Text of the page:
When it comes to heat, the Aji Charapita is no slouch. Despite its small size (about the size of a pea), this pepper packs a respectable punch.

In short, the Aji Charapita comes in around 50,000 SHUs on the Scoville Scale. This is on par with the popular Cayenne pepper, but is well below the heat of a habanero.

The medium heat level paired with a smaller size is what makes the Aji Charapita so appealing. Adding just 1-2 peppers at the end of a meal adds noticeable heat and plenty of fruity, flowery flavor.


How to Use Aji Charapita Peppers

Aji Charapita peppers are used primarily as a finishing spice, added to meals just before serving. According to RareSeeds, in Peru, the fresh peppers are crushed and added to soups, meat dishes, and rice.

If you have an abundance of peppers from your plants, you can of course use them fresh, but they are also great dried. The tiny pods dehydrate quickly, and can then be ground into a powder.

Aji Charapita plant with unripe peppers.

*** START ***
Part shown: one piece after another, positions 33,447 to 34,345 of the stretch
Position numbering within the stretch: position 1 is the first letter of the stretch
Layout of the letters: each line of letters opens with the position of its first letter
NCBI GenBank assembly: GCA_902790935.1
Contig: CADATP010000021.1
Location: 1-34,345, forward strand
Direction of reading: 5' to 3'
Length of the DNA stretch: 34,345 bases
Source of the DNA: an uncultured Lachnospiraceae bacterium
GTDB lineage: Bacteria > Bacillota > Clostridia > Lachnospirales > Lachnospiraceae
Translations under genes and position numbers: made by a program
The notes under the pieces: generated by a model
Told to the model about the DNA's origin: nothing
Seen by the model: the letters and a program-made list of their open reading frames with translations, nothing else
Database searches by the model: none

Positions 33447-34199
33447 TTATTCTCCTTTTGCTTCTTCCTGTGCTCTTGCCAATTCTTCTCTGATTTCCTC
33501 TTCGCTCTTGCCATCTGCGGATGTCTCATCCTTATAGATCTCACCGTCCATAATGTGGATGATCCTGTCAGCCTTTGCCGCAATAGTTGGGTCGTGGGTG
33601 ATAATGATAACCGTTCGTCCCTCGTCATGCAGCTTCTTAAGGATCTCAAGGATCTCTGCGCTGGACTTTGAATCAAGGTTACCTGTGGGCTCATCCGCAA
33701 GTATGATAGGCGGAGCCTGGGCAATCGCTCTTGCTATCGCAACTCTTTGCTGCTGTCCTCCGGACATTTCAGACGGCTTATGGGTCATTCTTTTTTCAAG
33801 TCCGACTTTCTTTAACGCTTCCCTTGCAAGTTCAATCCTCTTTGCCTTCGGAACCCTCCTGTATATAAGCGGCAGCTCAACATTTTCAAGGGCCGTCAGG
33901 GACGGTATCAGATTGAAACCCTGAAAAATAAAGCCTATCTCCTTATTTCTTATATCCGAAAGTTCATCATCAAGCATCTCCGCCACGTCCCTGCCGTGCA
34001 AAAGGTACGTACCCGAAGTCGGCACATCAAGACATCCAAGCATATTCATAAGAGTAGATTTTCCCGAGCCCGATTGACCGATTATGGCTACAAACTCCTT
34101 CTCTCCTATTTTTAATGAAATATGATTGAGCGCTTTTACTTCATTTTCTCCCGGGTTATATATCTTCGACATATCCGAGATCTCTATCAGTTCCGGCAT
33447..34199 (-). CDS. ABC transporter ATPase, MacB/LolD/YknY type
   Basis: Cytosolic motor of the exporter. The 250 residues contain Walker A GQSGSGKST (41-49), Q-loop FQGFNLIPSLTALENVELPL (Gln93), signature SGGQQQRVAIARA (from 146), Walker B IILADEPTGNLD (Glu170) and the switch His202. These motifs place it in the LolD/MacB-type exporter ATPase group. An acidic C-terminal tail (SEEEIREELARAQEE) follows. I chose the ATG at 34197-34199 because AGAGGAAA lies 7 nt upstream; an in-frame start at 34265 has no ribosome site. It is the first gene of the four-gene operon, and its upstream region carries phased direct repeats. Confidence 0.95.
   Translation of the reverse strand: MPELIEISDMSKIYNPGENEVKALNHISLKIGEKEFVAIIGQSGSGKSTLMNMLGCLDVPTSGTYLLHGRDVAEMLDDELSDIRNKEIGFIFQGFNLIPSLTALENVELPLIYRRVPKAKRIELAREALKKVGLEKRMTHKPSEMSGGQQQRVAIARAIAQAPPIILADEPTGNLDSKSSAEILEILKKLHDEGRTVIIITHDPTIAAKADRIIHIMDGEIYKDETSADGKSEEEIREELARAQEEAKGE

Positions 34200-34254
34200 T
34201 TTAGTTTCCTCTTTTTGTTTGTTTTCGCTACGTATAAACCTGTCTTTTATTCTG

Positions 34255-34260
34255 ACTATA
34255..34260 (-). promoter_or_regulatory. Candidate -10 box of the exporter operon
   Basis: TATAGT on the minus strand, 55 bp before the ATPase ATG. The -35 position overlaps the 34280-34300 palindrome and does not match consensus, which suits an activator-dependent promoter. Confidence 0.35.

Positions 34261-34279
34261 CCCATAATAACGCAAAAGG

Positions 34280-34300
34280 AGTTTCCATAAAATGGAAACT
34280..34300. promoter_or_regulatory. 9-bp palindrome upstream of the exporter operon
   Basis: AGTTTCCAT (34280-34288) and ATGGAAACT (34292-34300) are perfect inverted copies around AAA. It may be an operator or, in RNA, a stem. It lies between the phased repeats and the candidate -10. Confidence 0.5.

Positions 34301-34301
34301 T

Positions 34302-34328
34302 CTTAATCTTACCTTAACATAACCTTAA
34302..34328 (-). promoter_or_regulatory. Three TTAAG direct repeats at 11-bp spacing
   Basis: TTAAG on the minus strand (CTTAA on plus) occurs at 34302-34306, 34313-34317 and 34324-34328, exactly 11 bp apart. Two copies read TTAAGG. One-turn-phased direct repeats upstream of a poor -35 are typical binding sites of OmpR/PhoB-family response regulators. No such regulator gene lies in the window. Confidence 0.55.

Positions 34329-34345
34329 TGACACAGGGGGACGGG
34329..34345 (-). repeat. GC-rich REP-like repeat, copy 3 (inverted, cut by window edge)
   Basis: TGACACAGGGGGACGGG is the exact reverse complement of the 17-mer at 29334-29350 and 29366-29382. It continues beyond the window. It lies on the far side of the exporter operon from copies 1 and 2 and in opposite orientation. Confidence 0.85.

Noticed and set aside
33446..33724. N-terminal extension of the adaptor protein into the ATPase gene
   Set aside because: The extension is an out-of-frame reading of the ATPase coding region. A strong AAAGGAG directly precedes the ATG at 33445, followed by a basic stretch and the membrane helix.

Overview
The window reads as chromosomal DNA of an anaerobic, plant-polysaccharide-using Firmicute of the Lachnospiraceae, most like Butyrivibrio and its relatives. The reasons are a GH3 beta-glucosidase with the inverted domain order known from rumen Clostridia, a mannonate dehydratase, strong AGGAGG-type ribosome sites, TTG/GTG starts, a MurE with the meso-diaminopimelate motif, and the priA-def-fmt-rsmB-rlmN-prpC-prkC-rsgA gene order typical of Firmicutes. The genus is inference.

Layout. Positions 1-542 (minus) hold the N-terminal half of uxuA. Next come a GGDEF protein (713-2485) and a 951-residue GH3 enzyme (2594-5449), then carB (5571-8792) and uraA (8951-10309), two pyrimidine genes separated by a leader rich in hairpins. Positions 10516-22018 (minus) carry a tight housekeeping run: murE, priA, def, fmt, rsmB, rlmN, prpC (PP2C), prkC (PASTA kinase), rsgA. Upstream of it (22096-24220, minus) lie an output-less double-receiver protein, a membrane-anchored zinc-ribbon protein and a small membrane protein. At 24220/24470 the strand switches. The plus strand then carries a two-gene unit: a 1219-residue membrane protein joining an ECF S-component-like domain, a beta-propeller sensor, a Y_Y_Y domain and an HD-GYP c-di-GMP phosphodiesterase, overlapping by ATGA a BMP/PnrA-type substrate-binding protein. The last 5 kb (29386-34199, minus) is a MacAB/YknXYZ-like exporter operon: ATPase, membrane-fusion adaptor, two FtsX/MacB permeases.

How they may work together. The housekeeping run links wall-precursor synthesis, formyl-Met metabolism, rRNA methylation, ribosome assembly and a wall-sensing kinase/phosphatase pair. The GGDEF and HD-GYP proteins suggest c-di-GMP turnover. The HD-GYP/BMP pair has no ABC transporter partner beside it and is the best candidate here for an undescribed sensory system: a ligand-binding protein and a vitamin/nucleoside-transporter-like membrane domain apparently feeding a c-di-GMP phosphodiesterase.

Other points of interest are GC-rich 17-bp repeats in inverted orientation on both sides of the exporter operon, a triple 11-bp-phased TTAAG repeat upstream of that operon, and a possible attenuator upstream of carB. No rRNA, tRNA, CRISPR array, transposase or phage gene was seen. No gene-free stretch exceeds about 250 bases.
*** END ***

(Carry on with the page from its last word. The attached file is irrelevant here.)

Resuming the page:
You can also dry them whole and rehydrate for use in your dishes. Dried peppers will keep for a long time, so it is a great way to avoid letting any of your Charapitas go to waste.


I hope you enjoyed learning about the Aji Charapita, and perhaps plan to grow them yourself! This tiny pepper may just be the perfect plant for home cooks and gardeners alike.

Calvin Thumbnail

Calvin

One of the original Pepper Geeks! When Calvin isn’t gardening or learning more about peppers and botany, he might be traveling new places or playing some music.

Rick

Monday 5th of September 2022

Can you use these peppers in place of habanero in a Caribbean style hots sauce? If so, how many charapita should you substitute for the habanero?

peppergeek

Tuesday 6th of September 2022

I'm not sure the ratio to use, but I'm sure the substitute would taste great

RD

Thursday 1st of September 2022

This is my second year growing aji charapita. I dry and grind to a powder and use in place of cayenne. I'm really happy I found this pepper.